Professionalism is often overlooked, ignored, and misunderstood when students send and reply to emails, but professional communication can prevent problems, misunderstandings, and allow for communication to be effectively conveyed. Many issues and complications develop due to poor communication, especially between students and instructors, coworkers, and managers/supervisors.
Professional communication is rooted in every profession and is expected of employees no matter what your position is. Businesses and companies commonly train employees on how their organization does certain professional procedures, but they will have the expectation that new employees will be able to communicate professionally. It's important to start now, while in college, to practice and perfect your professional communication abilities.
Professional communication should be maintained within interviews, emails, office memos/notes, presentations, and any other communication between you and internal/external stakeholders of the company you work for. Since unprofessional communication reflects poorly on you, it is vital to maintain best practices in all your professional communication.
It is essential to understand the components of professional communication, especially in an email or written format. Depending on the reference source, these components may have different names, the concepts and ideas are the same.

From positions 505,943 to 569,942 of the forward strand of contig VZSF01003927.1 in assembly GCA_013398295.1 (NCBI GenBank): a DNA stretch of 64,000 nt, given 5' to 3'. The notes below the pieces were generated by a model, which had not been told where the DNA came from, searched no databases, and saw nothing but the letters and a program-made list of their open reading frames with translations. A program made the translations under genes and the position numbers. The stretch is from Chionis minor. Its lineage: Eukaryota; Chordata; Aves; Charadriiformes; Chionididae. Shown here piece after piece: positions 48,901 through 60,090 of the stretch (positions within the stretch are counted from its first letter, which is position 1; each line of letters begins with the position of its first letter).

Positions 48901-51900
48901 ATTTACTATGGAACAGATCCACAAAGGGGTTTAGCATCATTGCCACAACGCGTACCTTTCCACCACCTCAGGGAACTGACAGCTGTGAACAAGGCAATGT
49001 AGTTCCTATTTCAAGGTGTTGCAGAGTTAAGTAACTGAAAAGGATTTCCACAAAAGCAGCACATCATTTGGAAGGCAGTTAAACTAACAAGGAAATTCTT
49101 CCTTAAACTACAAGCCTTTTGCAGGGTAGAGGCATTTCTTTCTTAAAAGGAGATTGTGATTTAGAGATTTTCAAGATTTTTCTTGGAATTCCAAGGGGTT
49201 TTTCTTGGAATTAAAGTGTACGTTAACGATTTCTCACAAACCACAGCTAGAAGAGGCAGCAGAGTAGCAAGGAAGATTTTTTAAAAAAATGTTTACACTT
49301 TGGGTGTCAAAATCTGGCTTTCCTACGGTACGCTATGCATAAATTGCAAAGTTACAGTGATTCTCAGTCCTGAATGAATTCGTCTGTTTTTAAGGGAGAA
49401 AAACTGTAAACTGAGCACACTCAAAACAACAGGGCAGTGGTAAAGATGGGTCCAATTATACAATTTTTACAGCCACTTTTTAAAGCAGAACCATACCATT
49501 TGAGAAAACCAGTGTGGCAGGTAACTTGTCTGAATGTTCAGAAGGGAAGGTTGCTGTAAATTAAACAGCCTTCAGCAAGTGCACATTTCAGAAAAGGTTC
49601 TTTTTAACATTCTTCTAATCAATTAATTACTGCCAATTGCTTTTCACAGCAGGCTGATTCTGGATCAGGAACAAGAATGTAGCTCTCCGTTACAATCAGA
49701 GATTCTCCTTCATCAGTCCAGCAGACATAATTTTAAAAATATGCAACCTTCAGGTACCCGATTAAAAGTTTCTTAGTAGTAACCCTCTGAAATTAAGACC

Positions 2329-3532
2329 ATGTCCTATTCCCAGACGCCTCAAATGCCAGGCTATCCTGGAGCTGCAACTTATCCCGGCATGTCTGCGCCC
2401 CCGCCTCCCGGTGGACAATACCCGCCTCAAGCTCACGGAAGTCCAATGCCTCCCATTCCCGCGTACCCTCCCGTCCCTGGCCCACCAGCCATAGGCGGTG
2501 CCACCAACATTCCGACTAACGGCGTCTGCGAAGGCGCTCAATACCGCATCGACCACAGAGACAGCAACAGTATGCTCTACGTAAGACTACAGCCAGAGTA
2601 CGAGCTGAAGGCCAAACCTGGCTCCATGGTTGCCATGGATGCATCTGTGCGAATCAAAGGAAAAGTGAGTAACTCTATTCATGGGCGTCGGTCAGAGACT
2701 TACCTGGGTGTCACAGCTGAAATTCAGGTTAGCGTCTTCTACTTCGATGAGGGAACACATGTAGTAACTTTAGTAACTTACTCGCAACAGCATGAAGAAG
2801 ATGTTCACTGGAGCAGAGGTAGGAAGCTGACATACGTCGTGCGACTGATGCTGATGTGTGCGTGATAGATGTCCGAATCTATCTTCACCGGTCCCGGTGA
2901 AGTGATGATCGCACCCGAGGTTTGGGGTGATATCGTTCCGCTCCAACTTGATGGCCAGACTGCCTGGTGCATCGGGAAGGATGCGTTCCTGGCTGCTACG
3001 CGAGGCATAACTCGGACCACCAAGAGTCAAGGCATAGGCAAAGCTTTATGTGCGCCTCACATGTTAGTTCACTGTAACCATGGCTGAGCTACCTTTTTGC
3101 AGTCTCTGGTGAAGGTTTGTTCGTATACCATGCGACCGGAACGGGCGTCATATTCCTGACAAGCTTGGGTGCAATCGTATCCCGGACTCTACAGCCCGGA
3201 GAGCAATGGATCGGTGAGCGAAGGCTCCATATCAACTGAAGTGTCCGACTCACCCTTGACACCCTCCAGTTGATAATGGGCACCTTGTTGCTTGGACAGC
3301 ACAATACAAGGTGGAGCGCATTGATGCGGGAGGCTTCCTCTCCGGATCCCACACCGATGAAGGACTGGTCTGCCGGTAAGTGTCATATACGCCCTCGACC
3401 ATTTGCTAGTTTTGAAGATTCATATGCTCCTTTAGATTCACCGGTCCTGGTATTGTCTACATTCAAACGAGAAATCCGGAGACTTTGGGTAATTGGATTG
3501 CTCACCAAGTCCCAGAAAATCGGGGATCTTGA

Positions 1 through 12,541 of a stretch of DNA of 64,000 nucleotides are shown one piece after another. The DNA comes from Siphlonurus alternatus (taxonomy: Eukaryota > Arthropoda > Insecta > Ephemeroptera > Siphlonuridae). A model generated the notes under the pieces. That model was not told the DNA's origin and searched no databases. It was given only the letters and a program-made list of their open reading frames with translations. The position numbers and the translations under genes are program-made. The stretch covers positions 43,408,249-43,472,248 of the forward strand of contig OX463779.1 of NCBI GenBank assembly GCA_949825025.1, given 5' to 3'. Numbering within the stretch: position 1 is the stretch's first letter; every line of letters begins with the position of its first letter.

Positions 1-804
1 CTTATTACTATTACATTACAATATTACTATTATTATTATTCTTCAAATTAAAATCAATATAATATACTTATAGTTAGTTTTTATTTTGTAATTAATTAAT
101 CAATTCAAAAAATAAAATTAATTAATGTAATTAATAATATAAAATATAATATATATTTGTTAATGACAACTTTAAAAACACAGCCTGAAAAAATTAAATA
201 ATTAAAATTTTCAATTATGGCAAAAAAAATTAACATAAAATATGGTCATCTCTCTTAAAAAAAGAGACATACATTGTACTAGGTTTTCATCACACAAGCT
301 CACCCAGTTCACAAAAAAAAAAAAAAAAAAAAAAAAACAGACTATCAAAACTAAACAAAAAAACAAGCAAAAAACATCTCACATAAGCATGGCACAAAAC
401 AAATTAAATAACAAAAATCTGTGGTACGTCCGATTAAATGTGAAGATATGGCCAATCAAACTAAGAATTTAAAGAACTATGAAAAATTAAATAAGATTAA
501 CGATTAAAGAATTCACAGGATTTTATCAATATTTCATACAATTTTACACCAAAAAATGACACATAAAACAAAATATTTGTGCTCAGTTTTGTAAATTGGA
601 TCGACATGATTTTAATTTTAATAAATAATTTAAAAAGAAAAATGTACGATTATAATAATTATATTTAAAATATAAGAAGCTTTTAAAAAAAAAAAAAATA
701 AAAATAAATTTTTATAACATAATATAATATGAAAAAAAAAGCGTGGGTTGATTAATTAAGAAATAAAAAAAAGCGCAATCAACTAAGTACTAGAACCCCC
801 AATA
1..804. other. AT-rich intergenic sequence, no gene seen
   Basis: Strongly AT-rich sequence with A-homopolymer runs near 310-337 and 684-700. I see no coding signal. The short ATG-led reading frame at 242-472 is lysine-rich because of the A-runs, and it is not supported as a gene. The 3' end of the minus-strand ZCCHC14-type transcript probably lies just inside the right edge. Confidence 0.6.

See below for the components to a professional email.
1. Make sure the body of your message is clear and understood.
2. Be concise and to the point.
3. Utilize the same form of communication as the sender (if applicable).
4. Use appropriate punctuation and grammar. Make sure you perform a spell check prior to submitting.
5. Provide an expected timeline for follow-up: Standard expectation is at least 48 hours.
6. Use appropriate language: No profanity or text abbreviations.
7. Remember, anyone can read your communication once it has been sent.
8. Do not bold, underline or type in all caps.
Having the correct components to your professional communication email is essential, but setting the tone of the message is just as important, if not the most crucial aspect to your communication. Some references refer to tone as your "voice" within the message. Since the receiver of the message cannot see your facial expressions or hear your voice, the tone of your message must be crafted very carefully. The receiver of your message can perceive your message as if you are yelling, perceive anger or frustration, or even be offended by the tone of your message, even if that wasn't your intention. If the receiver of your message has this perception, it can lead to poor communication outcomes and unwanted complications.
Does your communication message come across as if you are or
What do you think will have better communication outcomes?
Your communication message starts with a professional greeting that starts to set the tone of your message. Would you start a message to a job supervisor/manager with "Hey you" or "What's up, Nancy?" Of course you wouldn't, nor would you not include a professional greeting. For example, Just typing the message "I need help. Please help me." will set a poor tone for professionalism and communication efforts.
A professional greeting is essential to start your message and some examples of a professional greeting are: